If you’re riding a route that someone has already mapped and ridden, Yahtzee! You can proceed with a fair amount of certainty that you won’t run into these problems.
Food + Water
If you're bike touring in New Zealand, you can probably go weeks without having to carry any water because there are creeks everywhere. If you're wandering around central Utah or southern Arizona, water research is important. Over-carrying water is always a good bet, even if you don't think you’ll need it. Even if you find a nasty water source that you'd only filter out of if you're dying, it's not a bad idea to fill a bottle of water, just in case. You can always dump it out later when you find better water. I've filled a water bottle from a tank on the CDT with a decomposing rodent in it, only to dump it out 30 minutes down the road when I ran into a trail angel with fresh water and sodas. I was still glad I grabbed the water.
Trying to count out calories to eat every day on a trip has never worked for me. Some days I'm ravenous, some days I don't eat a whole lot. Some days all I want is chips. Other days I'm stoked on sweets. Trying to predict what's going to sound good never works. Toss a variety of food in your bags and know that if you're hungry enough, you'll eat it. The "leftovers" box at the Rohn checkpoint on the Iditarod 350 is always filled with goodies like smoked salmon, which I gladly took. Some racer in front of me had packed it, and then decided it didn't sound appealing—it was delicious.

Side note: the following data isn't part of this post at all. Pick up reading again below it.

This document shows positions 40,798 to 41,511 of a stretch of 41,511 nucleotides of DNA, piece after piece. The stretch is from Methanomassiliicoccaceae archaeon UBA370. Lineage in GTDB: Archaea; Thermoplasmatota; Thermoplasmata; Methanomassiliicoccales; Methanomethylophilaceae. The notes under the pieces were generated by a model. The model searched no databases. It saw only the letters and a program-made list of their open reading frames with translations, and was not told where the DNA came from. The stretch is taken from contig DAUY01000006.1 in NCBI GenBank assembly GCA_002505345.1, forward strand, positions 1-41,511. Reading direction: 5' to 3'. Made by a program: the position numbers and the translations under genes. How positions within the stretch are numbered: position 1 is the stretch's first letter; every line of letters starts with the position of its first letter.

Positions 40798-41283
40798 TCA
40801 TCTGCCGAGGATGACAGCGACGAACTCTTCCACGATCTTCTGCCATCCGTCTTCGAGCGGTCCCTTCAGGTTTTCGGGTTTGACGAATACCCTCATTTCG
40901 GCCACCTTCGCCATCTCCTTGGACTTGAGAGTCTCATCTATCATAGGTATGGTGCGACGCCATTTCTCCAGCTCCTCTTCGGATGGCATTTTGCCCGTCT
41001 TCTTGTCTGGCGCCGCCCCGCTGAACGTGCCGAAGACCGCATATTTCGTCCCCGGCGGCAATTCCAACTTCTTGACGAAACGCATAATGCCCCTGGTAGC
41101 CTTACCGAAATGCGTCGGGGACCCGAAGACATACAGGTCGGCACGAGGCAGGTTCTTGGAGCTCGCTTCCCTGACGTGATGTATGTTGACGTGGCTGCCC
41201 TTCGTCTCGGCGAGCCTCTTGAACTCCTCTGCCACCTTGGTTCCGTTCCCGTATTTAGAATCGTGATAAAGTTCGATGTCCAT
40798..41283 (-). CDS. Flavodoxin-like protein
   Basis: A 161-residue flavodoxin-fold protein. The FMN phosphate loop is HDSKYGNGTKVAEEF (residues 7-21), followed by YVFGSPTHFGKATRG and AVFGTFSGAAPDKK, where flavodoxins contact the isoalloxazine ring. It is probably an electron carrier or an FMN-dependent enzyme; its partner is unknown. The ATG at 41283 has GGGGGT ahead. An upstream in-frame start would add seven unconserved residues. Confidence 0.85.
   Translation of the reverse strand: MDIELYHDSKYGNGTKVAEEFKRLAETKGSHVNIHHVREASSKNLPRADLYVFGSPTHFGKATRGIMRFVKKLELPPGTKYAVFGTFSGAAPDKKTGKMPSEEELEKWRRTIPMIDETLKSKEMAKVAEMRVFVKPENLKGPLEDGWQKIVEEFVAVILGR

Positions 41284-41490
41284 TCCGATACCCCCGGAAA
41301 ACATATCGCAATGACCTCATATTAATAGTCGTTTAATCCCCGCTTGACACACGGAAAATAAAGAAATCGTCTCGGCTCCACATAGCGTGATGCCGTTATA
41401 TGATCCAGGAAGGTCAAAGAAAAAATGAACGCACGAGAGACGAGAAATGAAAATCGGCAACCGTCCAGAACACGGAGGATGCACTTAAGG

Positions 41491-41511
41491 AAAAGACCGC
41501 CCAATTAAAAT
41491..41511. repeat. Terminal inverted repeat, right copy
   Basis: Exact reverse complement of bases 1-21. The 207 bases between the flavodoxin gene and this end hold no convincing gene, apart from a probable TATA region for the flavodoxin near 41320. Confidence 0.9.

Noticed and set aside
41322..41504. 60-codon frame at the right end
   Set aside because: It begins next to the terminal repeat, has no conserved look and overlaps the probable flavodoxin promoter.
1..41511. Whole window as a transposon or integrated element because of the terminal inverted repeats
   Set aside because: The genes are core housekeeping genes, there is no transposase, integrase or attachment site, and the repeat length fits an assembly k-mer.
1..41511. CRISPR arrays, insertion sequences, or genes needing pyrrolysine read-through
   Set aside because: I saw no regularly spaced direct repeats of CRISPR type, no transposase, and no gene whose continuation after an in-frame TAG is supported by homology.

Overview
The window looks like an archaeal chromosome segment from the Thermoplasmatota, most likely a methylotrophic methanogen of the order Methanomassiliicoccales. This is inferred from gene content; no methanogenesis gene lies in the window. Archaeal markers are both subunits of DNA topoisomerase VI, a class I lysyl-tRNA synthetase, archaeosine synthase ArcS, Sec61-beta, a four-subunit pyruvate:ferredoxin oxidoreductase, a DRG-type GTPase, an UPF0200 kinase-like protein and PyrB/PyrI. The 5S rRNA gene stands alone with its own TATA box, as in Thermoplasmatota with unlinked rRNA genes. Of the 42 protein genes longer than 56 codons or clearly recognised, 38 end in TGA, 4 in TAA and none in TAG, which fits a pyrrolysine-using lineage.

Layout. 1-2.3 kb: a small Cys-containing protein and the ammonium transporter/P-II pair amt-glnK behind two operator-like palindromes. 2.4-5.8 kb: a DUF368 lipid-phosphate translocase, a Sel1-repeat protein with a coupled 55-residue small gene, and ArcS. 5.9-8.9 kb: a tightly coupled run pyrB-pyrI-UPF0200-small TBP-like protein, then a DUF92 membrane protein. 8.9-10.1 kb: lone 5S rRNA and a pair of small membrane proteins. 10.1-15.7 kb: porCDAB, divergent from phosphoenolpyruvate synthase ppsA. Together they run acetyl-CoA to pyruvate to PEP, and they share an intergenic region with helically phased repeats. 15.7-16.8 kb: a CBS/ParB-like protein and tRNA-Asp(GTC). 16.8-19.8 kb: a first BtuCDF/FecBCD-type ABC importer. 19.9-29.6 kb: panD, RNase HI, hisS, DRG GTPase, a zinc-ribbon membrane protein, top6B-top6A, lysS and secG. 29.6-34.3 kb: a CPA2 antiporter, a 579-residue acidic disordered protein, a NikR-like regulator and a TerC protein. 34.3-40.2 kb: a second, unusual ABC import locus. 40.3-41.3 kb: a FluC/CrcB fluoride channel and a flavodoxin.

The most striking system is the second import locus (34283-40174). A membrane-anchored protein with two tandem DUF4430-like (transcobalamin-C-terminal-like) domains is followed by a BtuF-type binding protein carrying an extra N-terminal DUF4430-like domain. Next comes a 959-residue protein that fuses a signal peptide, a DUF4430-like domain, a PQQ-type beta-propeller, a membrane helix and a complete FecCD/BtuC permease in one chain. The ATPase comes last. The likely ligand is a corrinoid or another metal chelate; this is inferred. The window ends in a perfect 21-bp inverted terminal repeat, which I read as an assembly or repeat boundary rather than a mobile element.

A bit of over-packing will keep you fed if you're out for an extra night or keep the bonk at bay on a longer-than-expected day. I find it a good policy to pack a little bit of high-calorie food that I know I won't eat, "just for fun." Think: gross energy bar. You'll appreciate it when everything else is gone, but you'll only eat it under dire circumstances.
Being uncomfortable is part of bike travel. While you could take a full Gore-Tex suit to put over a down onesie to keep warm and dry, it's just not practical. Take clothing that will keep you mostly comfortable for 80% of situations and accept the fact that your toes may get cold at night. While you're out, keep an eye on the weather forecast and you can often sit out the worst of any storm. I once left a perfectly good town in New Zealand with a three-day forecast of rain because I was over-eager to get some miles in. It was definitely a poor life decision.